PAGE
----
- There are 118 elements on periodic table
- The number of protons in an element gives the atomic number of the element
- In 2016 four more elements were added into the periodic table
An element refers to a substance made of atoms of the same kind. All the atoms in a particular element bear the same atomic number. Elements cannot be broken further into smaller substances using chemical reactions. However, they can only be transformed into other elements by nuclear procedures. The atoms in an element contain the same number of protons, but the number of neutrons varies. When the number of protons in an atom is changed, then the element changes.
Properties of Elements
Every known element has a name and a number, which are listed in the periodic table. The periodic table outlines each element’s electron configuration, the atomic number of the element, and the chemical properties of the element. The atomic number refers to the number of protons found in the atom of an element. Elements can be categorized into three major groups that include metals, nonmetals, and metalloids. The elements found on the left side of the periodic table are typically metals. While the elements on the right side of the periodic table are non-metals. Some elements like hydrogen and sodium are popular while others like dysprosium remain unknown because they are rarely used. Elements like copper, carbon, and silver have been in existence for thousands of years.
Current Number of Elements
The periodic table contains a total of 118 elements. Four of these were included on the list in 2016. These are Nihonium (113), Moskovi (115), Tennessine (117), and Oganesson (118). The first 98 elements listed in the periodic table occur naturally while the rest can only be found in nuclear accelerators and laboratories. Thirty-two of the 98 elements are in their pure form. The rest exist as compounds. Eighty of the natural elements are stable, meaning that they cannot be subjected to radioactive decay. Ten of the 98 elements only exist in trace amounts. Typically, all the elements of the periodic table with a higher atomic number than lead are unstable, thus subject to radioactive decay. Although several of the discovered elements exist naturally, only a few of these exist in their native form. Among the few are noble gases that do not form compounds easily, as well as metals like copper, silver, and gold. Non-metals that fall into this category include nitrogen, oxygen, and carbon. Elements that do not exist in their native form include alkali and alkaline metals as well as rare earth elements.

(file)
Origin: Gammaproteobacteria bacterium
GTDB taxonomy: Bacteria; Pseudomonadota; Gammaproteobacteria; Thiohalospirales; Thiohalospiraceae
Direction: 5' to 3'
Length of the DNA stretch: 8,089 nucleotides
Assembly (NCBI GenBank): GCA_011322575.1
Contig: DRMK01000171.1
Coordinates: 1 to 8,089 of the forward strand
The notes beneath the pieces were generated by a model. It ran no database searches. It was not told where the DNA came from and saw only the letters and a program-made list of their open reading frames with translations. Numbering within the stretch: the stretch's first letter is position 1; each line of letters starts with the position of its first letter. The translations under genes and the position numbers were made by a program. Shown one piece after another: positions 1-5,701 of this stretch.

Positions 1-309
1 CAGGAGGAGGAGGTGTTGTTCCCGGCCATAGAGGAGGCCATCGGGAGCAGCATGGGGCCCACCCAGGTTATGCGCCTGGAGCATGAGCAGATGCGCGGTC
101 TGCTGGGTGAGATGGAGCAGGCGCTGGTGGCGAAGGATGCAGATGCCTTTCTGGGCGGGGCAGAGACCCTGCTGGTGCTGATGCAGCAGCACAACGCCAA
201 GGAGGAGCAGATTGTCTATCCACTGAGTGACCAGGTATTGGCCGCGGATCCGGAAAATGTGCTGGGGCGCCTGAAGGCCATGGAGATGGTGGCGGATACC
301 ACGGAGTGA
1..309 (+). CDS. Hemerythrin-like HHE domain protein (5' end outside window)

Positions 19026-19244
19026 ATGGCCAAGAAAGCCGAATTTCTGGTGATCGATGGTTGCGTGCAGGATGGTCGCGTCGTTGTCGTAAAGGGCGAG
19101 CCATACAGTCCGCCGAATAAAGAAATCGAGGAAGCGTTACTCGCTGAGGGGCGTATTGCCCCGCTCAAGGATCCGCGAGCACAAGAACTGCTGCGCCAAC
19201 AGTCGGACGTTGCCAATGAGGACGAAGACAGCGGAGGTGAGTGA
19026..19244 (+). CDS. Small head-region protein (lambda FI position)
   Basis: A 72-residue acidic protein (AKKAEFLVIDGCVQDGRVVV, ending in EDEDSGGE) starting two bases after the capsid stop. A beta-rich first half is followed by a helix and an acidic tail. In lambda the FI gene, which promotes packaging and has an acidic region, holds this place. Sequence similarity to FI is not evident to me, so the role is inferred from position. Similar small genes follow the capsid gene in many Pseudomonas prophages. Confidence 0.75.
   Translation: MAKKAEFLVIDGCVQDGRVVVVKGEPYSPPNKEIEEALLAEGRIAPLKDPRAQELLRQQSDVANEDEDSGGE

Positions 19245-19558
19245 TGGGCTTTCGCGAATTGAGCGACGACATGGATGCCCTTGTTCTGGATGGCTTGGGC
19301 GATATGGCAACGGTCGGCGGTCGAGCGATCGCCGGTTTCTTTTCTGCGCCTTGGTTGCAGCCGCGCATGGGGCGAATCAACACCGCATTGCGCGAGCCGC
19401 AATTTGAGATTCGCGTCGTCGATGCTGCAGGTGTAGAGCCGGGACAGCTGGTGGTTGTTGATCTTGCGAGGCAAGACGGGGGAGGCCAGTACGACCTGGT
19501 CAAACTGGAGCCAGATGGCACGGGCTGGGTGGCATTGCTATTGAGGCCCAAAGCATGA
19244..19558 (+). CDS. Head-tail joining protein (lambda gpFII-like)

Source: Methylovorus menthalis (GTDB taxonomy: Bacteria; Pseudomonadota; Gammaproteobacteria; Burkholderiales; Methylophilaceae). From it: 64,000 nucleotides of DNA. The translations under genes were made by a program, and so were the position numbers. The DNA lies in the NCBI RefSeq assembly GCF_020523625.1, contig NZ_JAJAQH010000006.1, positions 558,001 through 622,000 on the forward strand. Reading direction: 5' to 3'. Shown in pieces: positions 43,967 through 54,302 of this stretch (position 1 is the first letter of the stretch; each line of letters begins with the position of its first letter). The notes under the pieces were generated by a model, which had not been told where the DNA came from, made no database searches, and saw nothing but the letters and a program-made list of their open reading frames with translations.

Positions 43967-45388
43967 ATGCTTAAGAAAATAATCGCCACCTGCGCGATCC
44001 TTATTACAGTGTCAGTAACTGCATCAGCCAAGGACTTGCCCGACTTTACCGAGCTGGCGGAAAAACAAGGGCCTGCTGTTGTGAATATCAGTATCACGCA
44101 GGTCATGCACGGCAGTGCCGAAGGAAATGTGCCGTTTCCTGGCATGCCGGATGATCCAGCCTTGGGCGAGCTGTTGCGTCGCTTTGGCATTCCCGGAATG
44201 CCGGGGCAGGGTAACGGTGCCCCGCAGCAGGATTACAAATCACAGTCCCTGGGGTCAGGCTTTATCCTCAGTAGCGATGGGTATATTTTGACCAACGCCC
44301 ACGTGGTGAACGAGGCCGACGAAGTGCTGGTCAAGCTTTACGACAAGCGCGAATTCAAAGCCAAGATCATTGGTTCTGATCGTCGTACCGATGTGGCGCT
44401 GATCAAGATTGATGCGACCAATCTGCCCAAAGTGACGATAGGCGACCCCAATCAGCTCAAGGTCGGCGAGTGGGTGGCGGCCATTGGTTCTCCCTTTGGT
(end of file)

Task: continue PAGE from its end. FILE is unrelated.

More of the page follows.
Rare vs Native Elements
Rare elements are obtained through the radioactive decay of some common elements. For instance, francium results from decayed actinium. A number of the elements listed in the periodic table recently may have been produced through the decay of unknown elements that have been in existence for a long time. Native elements, on the other hand, are naturally occurring elements in an uncombined form. However, only a few native elements are found in compound form.
The Future of the Periodic Table
Six new elements were discovered between 2012 and 2016, filling the gaps that were remaining at the bottom of the periodic table. The year 2019 marked the 150th year since the table was established. As the chemical properties of known elements continue to change, new discoveries of elements continue to occur. Most of the periodic table changes will result from human-made elements made by scientists using high energy accelerators. However, unlike natural elements that can be handled, these synthetic elements are likely to be unstable, thus decaying quickly. Nonetheless, there is a possibility for more exciting discoveries in the atomic world.
How Many Elements Are There?
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